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Will workers' comp insurers now be expected to cover medi-pot?

Marijuana is still a Schedule I controlled substance under federal law, and the passage of Prop 64 by California voters will not change that. Nevertheless, the legalization of cannabis for recreational purposes is likely to remove some of the stigma around weed in general, which may make doctors more open to its use in conditions that aren't currently on the list.

At some point, marijuana could be routinely prescribed and part of most health insurers' formularies. In the not-too-distant future, marijuana might be a treatment injured workers expect to be covered by workers' comp, according to a recent white paper by the California Workers' Compensation Institute. It hasn't happened yet, but insurance companies need to start thinking ahead.

Considering the apparent shift in public attitudes toward marijuana, it's entirely possible that the federal government could decriminalize it, or at least refrain from any further prosecution in states where it's legal. Moreover, if the federal limitations on cannabis research were lifted, new research could point to an expanded list of conditions for which the drug could be effective.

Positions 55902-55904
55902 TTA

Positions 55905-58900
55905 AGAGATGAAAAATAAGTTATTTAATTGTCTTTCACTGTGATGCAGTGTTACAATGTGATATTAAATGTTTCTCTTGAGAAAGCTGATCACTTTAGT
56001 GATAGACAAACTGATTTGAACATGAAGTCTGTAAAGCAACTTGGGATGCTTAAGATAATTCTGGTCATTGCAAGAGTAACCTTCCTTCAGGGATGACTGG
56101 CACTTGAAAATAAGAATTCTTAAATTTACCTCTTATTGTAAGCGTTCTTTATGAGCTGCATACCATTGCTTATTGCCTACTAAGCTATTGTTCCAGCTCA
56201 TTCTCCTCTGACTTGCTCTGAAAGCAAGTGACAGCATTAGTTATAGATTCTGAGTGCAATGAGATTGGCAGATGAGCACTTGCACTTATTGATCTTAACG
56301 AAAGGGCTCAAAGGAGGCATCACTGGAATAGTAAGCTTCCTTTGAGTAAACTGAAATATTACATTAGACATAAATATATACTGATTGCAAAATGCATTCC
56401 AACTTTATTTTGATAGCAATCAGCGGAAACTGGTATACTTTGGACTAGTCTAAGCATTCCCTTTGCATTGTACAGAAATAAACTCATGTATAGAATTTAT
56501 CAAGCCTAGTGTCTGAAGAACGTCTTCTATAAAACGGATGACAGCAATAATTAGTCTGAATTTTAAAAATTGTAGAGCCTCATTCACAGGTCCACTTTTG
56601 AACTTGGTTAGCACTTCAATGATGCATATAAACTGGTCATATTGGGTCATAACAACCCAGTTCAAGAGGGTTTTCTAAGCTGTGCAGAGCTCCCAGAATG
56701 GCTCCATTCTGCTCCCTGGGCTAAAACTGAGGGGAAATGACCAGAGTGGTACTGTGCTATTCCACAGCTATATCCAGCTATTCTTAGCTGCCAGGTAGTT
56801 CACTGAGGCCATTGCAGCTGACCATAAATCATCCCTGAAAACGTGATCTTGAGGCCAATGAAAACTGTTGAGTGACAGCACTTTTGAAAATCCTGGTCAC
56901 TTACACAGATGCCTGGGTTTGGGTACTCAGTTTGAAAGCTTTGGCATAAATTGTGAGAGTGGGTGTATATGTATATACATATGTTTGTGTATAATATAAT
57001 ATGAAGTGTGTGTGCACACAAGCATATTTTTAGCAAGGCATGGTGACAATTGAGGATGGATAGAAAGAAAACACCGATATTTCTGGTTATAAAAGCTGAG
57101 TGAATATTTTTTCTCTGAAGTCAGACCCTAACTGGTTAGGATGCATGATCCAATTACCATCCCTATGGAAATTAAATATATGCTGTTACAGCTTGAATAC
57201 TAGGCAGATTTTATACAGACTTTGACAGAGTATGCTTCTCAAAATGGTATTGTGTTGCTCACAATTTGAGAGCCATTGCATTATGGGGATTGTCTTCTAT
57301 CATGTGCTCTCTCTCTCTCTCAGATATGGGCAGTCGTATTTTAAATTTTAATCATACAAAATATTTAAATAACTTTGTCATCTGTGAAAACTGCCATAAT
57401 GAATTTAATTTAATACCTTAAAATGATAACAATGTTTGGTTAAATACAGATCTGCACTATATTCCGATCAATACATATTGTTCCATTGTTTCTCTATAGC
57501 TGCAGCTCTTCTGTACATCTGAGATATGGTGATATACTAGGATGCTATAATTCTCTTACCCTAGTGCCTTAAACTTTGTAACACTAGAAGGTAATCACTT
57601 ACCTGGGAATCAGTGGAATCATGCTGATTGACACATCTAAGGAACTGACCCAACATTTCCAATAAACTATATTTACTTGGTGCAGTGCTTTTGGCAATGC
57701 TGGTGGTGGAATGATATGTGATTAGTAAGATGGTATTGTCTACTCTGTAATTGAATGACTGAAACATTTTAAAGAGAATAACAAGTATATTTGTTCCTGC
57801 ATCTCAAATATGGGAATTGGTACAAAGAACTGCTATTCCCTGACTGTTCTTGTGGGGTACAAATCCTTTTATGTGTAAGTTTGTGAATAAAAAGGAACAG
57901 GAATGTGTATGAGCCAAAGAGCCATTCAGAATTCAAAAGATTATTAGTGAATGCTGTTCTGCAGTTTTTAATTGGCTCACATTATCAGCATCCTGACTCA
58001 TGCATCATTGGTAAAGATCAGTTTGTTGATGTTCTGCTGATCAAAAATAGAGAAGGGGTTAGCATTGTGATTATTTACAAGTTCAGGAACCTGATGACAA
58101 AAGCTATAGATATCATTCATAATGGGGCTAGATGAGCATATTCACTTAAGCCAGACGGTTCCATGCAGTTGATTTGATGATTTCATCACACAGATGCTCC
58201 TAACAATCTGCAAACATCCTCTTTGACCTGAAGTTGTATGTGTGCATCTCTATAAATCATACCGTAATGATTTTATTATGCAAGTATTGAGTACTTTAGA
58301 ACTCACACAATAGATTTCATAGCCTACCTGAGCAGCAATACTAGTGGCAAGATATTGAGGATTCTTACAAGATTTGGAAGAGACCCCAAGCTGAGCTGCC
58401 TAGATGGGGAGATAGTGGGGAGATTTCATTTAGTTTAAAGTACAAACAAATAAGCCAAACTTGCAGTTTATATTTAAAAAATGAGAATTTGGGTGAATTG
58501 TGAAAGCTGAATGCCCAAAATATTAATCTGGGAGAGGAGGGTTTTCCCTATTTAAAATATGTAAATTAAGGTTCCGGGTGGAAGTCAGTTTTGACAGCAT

Claims administrators should begin establishing standards of review for treatment and payment requests now. At the same time, the fact that marijuana is illegal is still important. Some companies will terminate any employee caught using pot, even if it's medically approved. That means your new policies will need to take into account the impact of California's medical privacy laws and any potential conflicts with the Employer's Bill of Rights.

Before you decide not to cover medical marijuana even if it becomes legal to do so, consider the possibility that new research may show it, or a pharmaceutical derived from it, holds real promise as a replacement for opioid pain relievers.

Under current law, insurers cannot be required to pay for marijuana, even when it has been prescribed by a doctor for legitimate medical treatment. If that changes, the advantage will go to the players who get sound legal counsel and put plans in place well in advance.

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